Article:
where \({t}_{i}f\) is the calculated travel times from a reference model, which can be updated in the inversion, the \({v}_{ik}\) denotes the bilinear interpolation coefficients of the raypaths associated with the *i*th traveltime datum, and \({C}_{k}\) represents the phase velocity at the *k*th 2D surface grid point at frequency *f*, the scaling factors \({R}_{\alpha }{Z}_{j}\) and \({R}_{\rho }{Z}_{j}\) were derived based on the empirical relations 53; \({\theta }_{k}\) represents the 1D reference model and the *k*th surface grid point on the surface; \({Vp}_{k}{Z}_{j}\), \({Vs}_{k}{Z}_{j}\) and \({\rho }_{k}{Z}_{j}\) are the P-wave velocity, S-wave velocity, and mass density at the *j*th node in the depth direction, respectively. The total number of grid points for the 3D model is *M = KJ*. The direct surface wave tomography described in the equation above can be solved for model \(m\) (i.e., S-wave velocity) by further formulated in matrix inverse form of the travel time residual vector for all raypaths at different frequencies, and \(G\) is the data sensitivity matrix. This is solved by the LSQR algorithm of**52**.

**Analysis of machine learning models**. To predict the spatial variation of temperature, we used a 3D S-wave velocity model derived from ambient noise tomography and seven borehole logs**46** in Ngatamiri geothermal reservoir (Fig. 3). Well data and our 1D S-wave velocity were used to train the training model (Fig. 3). We used machine learning model algorithms in MATLAB, which is a statistical technique for building the linear or non-linear regression model between predictor and response variables. There are three main steps, regardless of any machine learning model: training data, test data, and validation data. The predictor variables or independent variables were used as inputs or features to train the regression model, then we optimized the model using the polynomial fit function, and finally we can automatically obtain the best polynomial degree for the model that is not under-fitted or overfitted based on the validation data. It is dependent on which we split the training data and validation set to predict the output by the cross-validation or holdout technique in MATLAB.

Through our machine learning approach, we built various regression models and predicted the results. We automatically performed all trained models and compared all of them (i.e., nonlinear regression models such as Decision/regression Trees, Support Vector Machines, Gaussian Progress Regression models, Kernel Approximation Regression Models, Ensembles of Trees, and Neural Networks) presented in Table 1. Then, we can find the best model that is not under/over fitted**23,54**. Our predictors/input parameters are 7 temperature - depth profiles, 1D velocity of each well location as a training model and performed validation model based on cross-validation fold technique (Fig. 3); as a result, the best-performing model is Gaussian Process Regression (GPR) model. In this study, only data from local wells that we could access were used. If we use more well data and their distribution over a large area, the accuracy can be most optimized.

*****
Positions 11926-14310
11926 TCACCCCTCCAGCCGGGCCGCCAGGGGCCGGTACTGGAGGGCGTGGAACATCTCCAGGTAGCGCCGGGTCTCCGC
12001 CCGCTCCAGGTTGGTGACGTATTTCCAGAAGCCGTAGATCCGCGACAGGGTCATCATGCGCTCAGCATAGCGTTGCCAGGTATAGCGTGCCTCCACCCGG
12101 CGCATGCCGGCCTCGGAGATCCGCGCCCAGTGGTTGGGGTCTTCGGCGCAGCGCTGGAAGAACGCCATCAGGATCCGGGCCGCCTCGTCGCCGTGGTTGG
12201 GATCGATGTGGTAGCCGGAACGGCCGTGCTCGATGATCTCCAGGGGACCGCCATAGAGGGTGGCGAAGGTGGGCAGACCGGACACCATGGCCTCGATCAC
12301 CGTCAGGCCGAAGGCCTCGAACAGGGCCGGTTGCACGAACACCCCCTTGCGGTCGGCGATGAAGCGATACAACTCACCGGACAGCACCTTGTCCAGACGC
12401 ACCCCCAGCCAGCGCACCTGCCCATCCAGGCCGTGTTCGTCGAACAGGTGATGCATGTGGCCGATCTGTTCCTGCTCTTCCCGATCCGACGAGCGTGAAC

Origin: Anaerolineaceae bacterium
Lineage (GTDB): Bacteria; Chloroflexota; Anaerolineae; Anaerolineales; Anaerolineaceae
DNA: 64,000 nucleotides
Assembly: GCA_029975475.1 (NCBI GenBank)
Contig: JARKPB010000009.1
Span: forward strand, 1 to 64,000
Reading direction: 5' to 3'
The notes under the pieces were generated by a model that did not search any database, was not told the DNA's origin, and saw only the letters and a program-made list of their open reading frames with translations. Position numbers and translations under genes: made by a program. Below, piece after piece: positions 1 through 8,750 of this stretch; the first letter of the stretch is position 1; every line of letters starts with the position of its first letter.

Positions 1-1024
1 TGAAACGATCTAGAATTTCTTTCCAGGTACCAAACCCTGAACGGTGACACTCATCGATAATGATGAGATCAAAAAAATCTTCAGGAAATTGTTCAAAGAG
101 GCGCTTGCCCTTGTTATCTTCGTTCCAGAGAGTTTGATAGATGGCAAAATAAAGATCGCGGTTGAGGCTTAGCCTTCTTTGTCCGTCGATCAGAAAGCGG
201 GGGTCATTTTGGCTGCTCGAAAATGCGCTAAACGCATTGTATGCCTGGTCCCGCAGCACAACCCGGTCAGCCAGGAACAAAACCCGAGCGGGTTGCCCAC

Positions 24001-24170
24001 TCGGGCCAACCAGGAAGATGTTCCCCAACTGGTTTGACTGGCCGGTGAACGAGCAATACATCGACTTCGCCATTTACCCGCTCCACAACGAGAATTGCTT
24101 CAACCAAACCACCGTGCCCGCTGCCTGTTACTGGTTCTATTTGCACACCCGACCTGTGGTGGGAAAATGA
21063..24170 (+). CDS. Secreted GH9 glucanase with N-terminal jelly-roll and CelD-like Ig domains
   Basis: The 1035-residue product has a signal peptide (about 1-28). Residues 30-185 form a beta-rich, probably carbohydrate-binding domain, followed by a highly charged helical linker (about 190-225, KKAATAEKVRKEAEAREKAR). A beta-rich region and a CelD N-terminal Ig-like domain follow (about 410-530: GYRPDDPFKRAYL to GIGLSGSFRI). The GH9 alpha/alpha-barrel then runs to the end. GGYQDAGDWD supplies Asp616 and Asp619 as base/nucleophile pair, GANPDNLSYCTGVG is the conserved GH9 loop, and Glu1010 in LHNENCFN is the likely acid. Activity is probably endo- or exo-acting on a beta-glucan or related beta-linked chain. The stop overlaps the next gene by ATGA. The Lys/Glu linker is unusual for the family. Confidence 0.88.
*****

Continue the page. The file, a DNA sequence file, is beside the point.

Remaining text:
The most suitable model in our study area is based on the GPR model, which we briefly described below. A non-linear fit function of the parameters can be formulated as follows:

$${y}_{i} = f\left[x,\right]+ϵ ;\left(4\right)$$

where \({y}_{i}\) is the output/response feature, \(f\) is function to evaluate the input/predictor feature \({x}_{i}\), and \(\) is the regression coefficients and \(ϵ\) represents the error terms.

The GPR is the nonparametric kernel-based probabilistic model. Response \(y\) (e.g., temperature) can be modeled from:

$$P\left({y}_{i}|f\left({x}_{i}\right),{x}_{i}\right) \sim N\left({y}_{i}|{h\left({x}_{i}\right)}^{T} + f\left({x}_{i}\right),{\sigma }^{2}\right) ;\left(5\right)$$

where \(N\left(0,{\sigma }^{2}\right) \sim ϵ. {\sigma }^{2}\)is error variance, \(h\)is the explicit basis function. Based on this GPR model, the fit model will be formed by obtaining the basis function coefficients, \(\), the noise variance, \({\sigma }^{2}\), and the hyperparameters of the kernel function, derived from the input data set while training the GPR model. The other set of fit functions relevant to many other models (e.g., Decision Trees, Support Vector Machines, Neural Networks), and regression metrics to evaluate/validate the model performance based on residual \({r}_{i }= {y}_{i}-\widehat{{y}_{i}}\) in which \(\widehat{{y}_{i}}\) refer to the predicted response valued from a regression model as follows:

Mean Absolute Error (MAE) \(=\)\(\frac{1}{n}{\sum }_{i=1}^{n}\left|{y}_{i}-\widehat{{y}_{i}}\right|;\)

Mean Square Error (MSE) \(=\) \(\frac{1}{n}{\sum }_{i=1}^{n}{\left({y}_{i}-\widehat{{y}_{i}}\right)}^{2}\);

Root Mean Square Error (RMSE)\(= \sqrt{MSE}\)

and R-square \(=\) \(\frac{ \frac{1}{n}{\sum }_{i=1}^{n}{\left({y}_{i}-\stackrel{-}{{y}_{i}}\right)}^{2} - \frac{1}{n}{\sum }_{i=1}^{n}{\left({y}_{i}-\widehat{{y}_{i}}\right)}^{2}}{ \frac{1}{n}{\sum }_{i=1}^{n}{\left({y}_{i}-\stackrel{-}{{y}_{i}}\right)}^{2}}\) in which \(\stackrel{-}{{y}_{i}}\) is the mean response. The R-square is valued between 0 and 1. The perfect fitting model is when R-square is close to 1.